In the meantime, can I make peace with the brunette who looks back at me from the mirror? The summer sun has made it a bit lighter but I still probably wouldn't be classified as a blonde by anyone. I spend way to much time thinking about this and asking my husband's opinion. I've gone back and forth on making a decision far too many times. If I go ahead with the big step, do I have it colored blonde all over or just get some highlights?

I've heard it said that not making a decision is making a choice to do nothing, so I guess that's my decision for now. I'll continue to explore this brunette self and see where it takes me.

That's my decision....for today.

Acceptance, the final stage

Those close to me know that I've been mourning the imminent loss of summer for a few weeks. The dread hit me in the face a few weeks ago when I happened to glimpse some geese roughly flying in the shape of a V.

For a while I was in denial and I tried to ignore the darker mornings and slight chill in the air as I left for work each day. I also went through a stage of minor depression as I mourned the fact that there would be no more after work "dates" with my husband on the patio.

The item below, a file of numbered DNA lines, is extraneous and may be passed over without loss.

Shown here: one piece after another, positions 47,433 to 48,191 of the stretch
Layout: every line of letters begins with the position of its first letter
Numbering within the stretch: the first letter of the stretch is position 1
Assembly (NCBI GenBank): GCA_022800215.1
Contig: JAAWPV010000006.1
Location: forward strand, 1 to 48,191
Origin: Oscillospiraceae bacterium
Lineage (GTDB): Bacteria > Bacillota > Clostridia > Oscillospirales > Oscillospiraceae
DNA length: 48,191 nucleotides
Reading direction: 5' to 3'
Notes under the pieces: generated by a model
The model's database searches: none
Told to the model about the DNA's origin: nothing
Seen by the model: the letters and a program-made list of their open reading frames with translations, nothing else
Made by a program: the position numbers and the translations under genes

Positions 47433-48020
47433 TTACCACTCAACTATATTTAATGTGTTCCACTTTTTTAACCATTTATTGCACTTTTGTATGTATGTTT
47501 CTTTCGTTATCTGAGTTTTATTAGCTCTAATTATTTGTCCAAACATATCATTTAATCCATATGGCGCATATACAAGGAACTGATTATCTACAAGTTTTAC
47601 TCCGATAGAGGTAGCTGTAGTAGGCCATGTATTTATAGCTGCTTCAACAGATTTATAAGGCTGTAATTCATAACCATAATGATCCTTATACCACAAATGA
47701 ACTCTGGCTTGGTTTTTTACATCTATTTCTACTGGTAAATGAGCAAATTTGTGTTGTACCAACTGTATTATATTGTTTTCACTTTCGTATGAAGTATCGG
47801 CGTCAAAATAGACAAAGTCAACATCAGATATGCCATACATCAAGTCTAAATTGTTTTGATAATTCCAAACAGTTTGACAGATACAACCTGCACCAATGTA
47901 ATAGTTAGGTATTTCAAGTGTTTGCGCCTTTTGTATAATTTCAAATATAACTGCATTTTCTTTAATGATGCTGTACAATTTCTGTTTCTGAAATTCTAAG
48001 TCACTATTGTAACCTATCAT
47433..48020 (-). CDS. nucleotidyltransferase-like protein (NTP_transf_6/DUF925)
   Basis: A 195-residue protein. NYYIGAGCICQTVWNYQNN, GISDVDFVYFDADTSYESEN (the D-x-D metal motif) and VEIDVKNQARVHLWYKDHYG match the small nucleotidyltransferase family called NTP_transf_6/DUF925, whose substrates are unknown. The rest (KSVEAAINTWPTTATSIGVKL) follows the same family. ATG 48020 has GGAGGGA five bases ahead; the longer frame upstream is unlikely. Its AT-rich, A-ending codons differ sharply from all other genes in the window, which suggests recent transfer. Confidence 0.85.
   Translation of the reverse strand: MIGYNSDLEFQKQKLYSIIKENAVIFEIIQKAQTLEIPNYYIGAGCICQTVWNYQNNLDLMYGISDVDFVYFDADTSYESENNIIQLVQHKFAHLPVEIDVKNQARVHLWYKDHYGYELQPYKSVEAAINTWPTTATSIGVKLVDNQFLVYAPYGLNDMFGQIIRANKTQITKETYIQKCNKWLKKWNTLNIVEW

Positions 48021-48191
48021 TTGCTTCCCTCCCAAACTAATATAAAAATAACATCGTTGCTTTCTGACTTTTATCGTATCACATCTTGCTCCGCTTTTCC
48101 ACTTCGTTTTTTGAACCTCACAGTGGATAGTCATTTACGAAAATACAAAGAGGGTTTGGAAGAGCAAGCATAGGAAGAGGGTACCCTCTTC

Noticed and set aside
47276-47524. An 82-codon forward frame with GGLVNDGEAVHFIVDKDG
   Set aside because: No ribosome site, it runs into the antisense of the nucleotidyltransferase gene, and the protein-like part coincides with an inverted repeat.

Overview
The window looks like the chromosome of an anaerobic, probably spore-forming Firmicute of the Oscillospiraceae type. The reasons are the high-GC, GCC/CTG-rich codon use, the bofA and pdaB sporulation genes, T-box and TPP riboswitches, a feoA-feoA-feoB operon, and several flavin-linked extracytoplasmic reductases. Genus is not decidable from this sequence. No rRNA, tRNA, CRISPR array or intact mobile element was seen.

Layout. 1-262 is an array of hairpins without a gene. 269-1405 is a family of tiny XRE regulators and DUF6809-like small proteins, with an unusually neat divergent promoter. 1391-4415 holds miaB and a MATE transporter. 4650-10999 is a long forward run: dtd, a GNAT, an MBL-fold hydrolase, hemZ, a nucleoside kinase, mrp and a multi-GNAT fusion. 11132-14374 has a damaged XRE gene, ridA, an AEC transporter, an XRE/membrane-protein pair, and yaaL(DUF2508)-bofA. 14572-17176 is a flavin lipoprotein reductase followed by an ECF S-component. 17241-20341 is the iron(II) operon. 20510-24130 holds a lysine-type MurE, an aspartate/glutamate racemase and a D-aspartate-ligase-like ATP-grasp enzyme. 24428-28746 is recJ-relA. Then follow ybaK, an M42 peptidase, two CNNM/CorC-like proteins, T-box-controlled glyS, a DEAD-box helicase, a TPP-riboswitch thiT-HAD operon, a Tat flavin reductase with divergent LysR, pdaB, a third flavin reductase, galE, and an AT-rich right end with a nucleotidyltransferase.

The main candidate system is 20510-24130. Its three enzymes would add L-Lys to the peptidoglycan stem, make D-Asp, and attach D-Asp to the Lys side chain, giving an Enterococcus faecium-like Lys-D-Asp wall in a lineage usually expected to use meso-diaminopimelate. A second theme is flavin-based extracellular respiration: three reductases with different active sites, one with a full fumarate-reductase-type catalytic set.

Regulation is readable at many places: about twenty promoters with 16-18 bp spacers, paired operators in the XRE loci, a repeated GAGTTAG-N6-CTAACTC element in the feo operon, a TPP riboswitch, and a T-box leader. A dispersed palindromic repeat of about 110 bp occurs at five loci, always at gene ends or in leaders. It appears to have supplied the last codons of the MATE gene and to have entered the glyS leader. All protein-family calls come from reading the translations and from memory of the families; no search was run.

This morning I woke up to the sound of rain on the skylight in our ensuite. At first I didn't realize what it was because it hasn't rained that much for a while. Then something happened that moved me forward in my "grieving" for the loss of summer.

My husband rolled over and put his arm around me and we cuddled under the quilt for a while. Just a quiet few minutes, listening to the rain fall, enjoying the sound of the Yorkie's breathing, and feeling safe and secure in my husband's arms, and my mind began to wander to what this change of seasons will bring.

I have some indoor projects that I've been neglecting as I've been spending as much time as possible enjoying the summer sunshine. The Pacific Northwest rainy season is a good time to put on a crock pot meal and head up to the sewing room to spend an afternoon. There are a number of used bookstores in the area that I have not yet had a chance to explore since we arrived last year.

So here I am now in the final stage of the grieving process. Acceptance. Autumn, I welcome you.


In a four months I will be 50. Where did all the years go? Does everyone ask that question when they reach that milestone? In some form or another, I believe that they must.

It was yesterday that I was a young woman awaiting the birth of my first baby. A daughter. I was certain.

No, it was a thousand years ago. Another lifetime. Another woman.

The truth. It was both.

I am settling into the woman whom I have become. I am making peace with her as well as the young woman who brought me to this place. I am forgiving the mistakes that the younger one made. I am looking forward to the future ahead of the older one.

This is the life that I have been given. This is the life that I have chosen. This is both.

I look forward - and still behind.

A Long and Winding Road